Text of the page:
Kouchner praises Sudan woman who fought trouser law
French Foreign Minister Bernard Kouchner has praised Sudanese activist-journalist Lubna Ahmed Hussein for her courage in fighting a Khartoum law punishing women who wear trousers.
"This was a very good struggle and very important one for Arab women, for African women," he said.
Hussein faced 40 lashes for wearing trousers in public, but a Sudanese court in September ordered her to pay a fine, while 10 of the 12 other women arrested with her were lashed.
After she refused to pay the fine, Hussein served a day in jail.
Kouchner described Hussein as a "model" and lauded her "simple heroism".
"She had the courage to stand up to a law that is tied to Sharia," he added.
Kouchner recalled that 43,000 women were arrested in 2008 in the Khartoum region by police tasked with enforcing Sudan's laws on indecent clothing for women.
The Paris welcome for Hussein came as France was debating measures to prohibit women from wearing the full Islamic veil, which President Nicolas Sarkozy has said is a symbol of women's subservience.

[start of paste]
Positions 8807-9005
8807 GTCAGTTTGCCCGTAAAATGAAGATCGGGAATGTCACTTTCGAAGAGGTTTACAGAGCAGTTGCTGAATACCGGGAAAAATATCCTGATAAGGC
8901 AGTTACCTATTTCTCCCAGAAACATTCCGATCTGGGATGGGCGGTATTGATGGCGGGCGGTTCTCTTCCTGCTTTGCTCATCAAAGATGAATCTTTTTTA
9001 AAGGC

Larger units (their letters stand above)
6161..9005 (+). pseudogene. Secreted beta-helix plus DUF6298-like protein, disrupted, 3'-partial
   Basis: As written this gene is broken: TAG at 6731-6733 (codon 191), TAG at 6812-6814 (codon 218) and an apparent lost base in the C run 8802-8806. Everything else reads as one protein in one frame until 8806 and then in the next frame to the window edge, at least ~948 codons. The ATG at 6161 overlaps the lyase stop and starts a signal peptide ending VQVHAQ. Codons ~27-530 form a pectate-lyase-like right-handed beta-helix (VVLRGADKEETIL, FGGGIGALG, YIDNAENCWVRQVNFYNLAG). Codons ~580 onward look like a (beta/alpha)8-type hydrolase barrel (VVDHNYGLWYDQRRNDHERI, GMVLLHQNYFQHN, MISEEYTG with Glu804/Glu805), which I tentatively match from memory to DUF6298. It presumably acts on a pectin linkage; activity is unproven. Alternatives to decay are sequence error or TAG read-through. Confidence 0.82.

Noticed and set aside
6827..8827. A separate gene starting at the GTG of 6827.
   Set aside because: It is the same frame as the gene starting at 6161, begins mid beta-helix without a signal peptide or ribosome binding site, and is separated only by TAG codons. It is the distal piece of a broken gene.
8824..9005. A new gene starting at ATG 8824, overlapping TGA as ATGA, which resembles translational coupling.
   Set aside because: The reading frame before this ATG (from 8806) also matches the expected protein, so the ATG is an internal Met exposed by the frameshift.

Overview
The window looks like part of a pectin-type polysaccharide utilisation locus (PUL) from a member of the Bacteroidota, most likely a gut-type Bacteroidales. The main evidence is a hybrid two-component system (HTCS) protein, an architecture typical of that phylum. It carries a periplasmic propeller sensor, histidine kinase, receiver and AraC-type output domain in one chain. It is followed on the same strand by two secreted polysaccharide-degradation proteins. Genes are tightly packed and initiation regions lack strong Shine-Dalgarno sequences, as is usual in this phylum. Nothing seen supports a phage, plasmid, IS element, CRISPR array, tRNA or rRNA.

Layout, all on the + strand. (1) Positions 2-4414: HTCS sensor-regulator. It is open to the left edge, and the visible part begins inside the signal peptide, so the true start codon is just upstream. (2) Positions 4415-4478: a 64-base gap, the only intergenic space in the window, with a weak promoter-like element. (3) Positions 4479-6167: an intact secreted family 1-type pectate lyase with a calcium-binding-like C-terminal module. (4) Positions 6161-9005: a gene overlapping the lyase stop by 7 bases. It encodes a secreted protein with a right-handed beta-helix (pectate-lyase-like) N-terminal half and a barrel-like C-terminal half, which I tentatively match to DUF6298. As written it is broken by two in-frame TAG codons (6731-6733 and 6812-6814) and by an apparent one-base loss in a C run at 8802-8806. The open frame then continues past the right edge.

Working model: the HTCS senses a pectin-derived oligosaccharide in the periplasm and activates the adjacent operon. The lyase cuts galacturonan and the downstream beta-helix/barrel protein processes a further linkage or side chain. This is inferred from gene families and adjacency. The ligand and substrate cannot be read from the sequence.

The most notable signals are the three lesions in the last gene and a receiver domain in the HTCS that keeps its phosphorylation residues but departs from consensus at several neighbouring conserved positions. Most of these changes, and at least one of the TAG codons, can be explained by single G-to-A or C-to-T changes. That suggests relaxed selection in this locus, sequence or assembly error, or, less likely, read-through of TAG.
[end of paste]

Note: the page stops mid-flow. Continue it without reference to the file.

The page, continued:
Hussein told reporters that she had not fled Sudan to come to Paris and that the "constitution gives me certain rights including the right to travel."
She also took a swipe at Sudanese judges who told her that wearing trousers was banned by Sharia law. "I told them 'Show me the text that justifies this repression of women based on their clothing.'
"But no one was able to, because such a text does not exist. It only exists in their heads."
Sarkozy had taken a strong stand in support of the Sudanese journalist and women's rights activist, saying France "will continue to work with her to help in her struggle which is the struggle of all women."
Hussein was due later to hold talks with former president Jacques Chirac and the government minister responsible for families Nadine Moreno.AFP/Expatica